Monday, June 22, 2009

hungry hearts, hungry minds

I really like the strange tension involved in a recommendation blog that: 1. Has no consistent audience and 2. Leads to nobody actually experiencing my recommendations.

It's almost Borgesian, so before I break out my eye patch, I'll recommend you something that totally exists!

So today's recommendation is listening to me blather more about Anzia Yezierska in my characteristically clumsy way, because I totally had a really, really frustratingly great entry written in a notebook that's in a suitcase I haven't seen for 6 days and am, apparently, not supposed to mention here.

Please, send a hairbrush, or something.

Anyway. Yezierska.

I'm going to talk more about "Where Lovers Dream," and I'm going to avoid, hopefully, the blather that has always annoyed me about how critics have discussed it in the past. I will also hopefully not exceed my own attention span in my eagerness to post this.

Much of my *vague pretentious air quotes* research involves historiography. The narrative cultures construct about history and how it changes over time. Part of my fascination with this story involves its own historiography, the way it exists in two separate times and discusses them without it being heavily linked to stereotypes regarding discrete times and years.

This story starts with a simple, nearly postmodern fragment: "For years I was saying to myself - just so you will act when you meet him. Just so you will stand. So you will look on him. These words you will say to him."

As we used to say in happier days, in classrooms overlooking the sea discussing books, let's unpack that.

It's a pretty intriguing opening for a story that, again, has been dismissed as token, pat example of Jewish-American pulp writing in the early 20th century.

These sentences work in several ways, and that's stunningly elegant. On the one hand the speaker is referring, literally, to how she had planned for years to speak "just so" to the unnamed him (we learn later that it is the man she almost married, who rejected her because her family was poor). On the other hand, we can emphasize the just. JUST so you will stand. JUST so you will act. JUST so you will speak. These words you will say to him. It's almost an epigraph, a performance. A rehearsed litany, perhaps. Left with nothing else, able to represent herself with nothing else, the speaker unfolds her tale, building a space wherein she had once dreamed with words, evoking their power to construct nationality, identity, and social class.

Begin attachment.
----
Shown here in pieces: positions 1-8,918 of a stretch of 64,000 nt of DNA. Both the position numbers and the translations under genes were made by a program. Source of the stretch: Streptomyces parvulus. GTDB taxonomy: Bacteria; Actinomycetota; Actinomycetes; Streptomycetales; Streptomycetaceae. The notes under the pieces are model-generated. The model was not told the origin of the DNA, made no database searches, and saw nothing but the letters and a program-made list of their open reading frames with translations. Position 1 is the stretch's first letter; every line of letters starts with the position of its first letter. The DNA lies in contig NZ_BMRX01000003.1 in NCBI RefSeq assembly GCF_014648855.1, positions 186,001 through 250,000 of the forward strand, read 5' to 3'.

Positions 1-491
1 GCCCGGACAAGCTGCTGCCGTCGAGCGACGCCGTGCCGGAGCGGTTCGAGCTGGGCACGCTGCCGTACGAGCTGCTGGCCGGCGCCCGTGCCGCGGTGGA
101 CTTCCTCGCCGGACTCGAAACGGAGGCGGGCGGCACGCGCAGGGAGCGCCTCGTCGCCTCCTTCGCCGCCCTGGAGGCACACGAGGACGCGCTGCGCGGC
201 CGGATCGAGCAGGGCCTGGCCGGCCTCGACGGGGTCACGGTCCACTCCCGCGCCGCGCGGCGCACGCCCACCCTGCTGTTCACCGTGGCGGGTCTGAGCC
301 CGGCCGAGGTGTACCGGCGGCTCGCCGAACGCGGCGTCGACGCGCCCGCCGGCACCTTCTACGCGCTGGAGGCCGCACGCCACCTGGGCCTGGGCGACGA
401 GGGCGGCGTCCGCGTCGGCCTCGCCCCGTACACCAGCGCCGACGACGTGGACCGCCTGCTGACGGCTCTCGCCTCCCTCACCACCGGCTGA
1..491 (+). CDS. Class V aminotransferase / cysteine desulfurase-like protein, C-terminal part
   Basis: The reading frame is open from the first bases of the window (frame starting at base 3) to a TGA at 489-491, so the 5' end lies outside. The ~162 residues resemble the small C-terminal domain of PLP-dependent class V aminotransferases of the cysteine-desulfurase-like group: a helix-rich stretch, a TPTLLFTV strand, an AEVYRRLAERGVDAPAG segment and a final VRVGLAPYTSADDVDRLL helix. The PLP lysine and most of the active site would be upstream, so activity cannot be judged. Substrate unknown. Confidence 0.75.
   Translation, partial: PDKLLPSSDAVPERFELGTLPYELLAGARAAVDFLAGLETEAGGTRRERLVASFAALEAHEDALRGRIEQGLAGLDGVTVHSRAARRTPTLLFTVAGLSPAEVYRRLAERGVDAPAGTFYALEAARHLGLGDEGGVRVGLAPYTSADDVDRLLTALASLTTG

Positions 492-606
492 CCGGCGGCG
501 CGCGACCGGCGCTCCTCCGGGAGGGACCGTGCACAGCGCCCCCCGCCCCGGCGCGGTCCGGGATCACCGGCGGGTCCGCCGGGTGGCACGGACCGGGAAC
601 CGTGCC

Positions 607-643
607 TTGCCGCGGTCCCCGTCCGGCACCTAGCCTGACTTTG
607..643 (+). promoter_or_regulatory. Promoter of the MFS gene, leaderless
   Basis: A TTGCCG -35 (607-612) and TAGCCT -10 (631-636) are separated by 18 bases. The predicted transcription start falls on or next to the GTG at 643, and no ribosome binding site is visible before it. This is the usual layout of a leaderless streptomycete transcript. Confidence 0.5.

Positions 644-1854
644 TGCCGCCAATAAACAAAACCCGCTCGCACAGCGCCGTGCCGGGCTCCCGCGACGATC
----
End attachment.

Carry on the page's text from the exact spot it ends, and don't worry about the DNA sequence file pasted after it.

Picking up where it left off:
She is at once external and internal to this time: she speaks from a space completely divorced from the space and time she had once built with the love she had had; yet the memory and nostalgia for it allows her to construct this space / time (diegesis) fully and vividly. Without fetishizing the poverty, without simplifying the problematics of young love, Yezierksa

Of course, nothing that happy is sustainable in America - that's really the larger message in her work (a collection of one of Yezierska's short stories is called "How I found America"; like much of her work, you can read it in 2 ways).

Perhaps some of the reason I find such affinity with Yezierska is the intellectual tradition of voluntary poverty from which she comes; her father was a Talmudic scholar who was supported by the village. The character of the non-working intellectual holy man father is a recurring one in her stories.

As someone who is desperately indebted to the life of the mind (and I mean that financially, not emotionally or anything), I guess I relate more and more every day.

Anyway, so that's your daily dose of my Yezierska evangelism. Will I write more tomorrow? Will I recommend something else? Heck, will THOM recommend something? Only time will tell! Tune in tomorrow for more!


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